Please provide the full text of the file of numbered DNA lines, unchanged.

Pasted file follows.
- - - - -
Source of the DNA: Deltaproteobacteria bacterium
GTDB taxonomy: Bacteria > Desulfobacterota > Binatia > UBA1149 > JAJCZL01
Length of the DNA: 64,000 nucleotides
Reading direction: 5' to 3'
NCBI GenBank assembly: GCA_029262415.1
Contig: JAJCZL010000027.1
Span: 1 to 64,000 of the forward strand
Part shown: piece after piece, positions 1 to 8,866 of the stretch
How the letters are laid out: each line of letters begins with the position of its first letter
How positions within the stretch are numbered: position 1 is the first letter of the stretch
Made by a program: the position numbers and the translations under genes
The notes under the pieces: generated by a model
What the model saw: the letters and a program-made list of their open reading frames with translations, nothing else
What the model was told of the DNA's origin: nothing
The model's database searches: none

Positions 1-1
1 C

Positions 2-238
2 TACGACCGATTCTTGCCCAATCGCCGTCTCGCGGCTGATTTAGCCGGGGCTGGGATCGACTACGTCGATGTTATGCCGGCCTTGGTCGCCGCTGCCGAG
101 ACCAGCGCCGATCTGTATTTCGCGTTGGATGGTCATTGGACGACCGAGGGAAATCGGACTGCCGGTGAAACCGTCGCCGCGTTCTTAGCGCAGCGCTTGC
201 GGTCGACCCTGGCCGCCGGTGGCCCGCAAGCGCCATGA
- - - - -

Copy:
Source of the DNA: Deltaproteobacteria bacterium
GTDB taxonomy: Bacteria > Desulfobacterota > Binatia > UBA1149 > JAJCZL01
Length of the DNA: 64,000 nucleotides
Reading direction: 5' to 3'
NCBI GenBank assembly: GCA_029262415.1
Contig: JAJCZL010000027.1
Span: 1 to 64,000 of the forward strand
Part shown: piece after piece, positions 1 to 8,866 of the stretch
How the letters are laid out: each line of letters begins with the position of its first letter
How positions within the stretch are numbered: position 1 is the first letter of the stretch
Made by a program: the position numbers and the translations under genes
The notes under the pieces: generated by a model
What the model saw: the letters and a program-made list of their open reading frames with translations, nothing else
What the model was told of the DNA's origin: nothing
The model's database searches: none

Positions 1-1
1 C

Positions 2-238
2 TACGACCGATTCTTGCCCAATCGCCGTCTCGCGGCTGATTTAGCCGGGGCTGGGATCGACTACGTCGATGTTATGCCGGCCTTGGTCGCCGCTGCCGAG
101 ACCAGCGCCGATCTGTATTTCGCGTTGGATGGTCATTGGACGACCGAGGGAAATCGGACTGCCGGTGAAACCGTCGCCGCGTTCTTAGCGCAGCGCTTGC
201 GGTCGACCCTGGCCGCCGGTGGCCCGCAAGCGCCATGA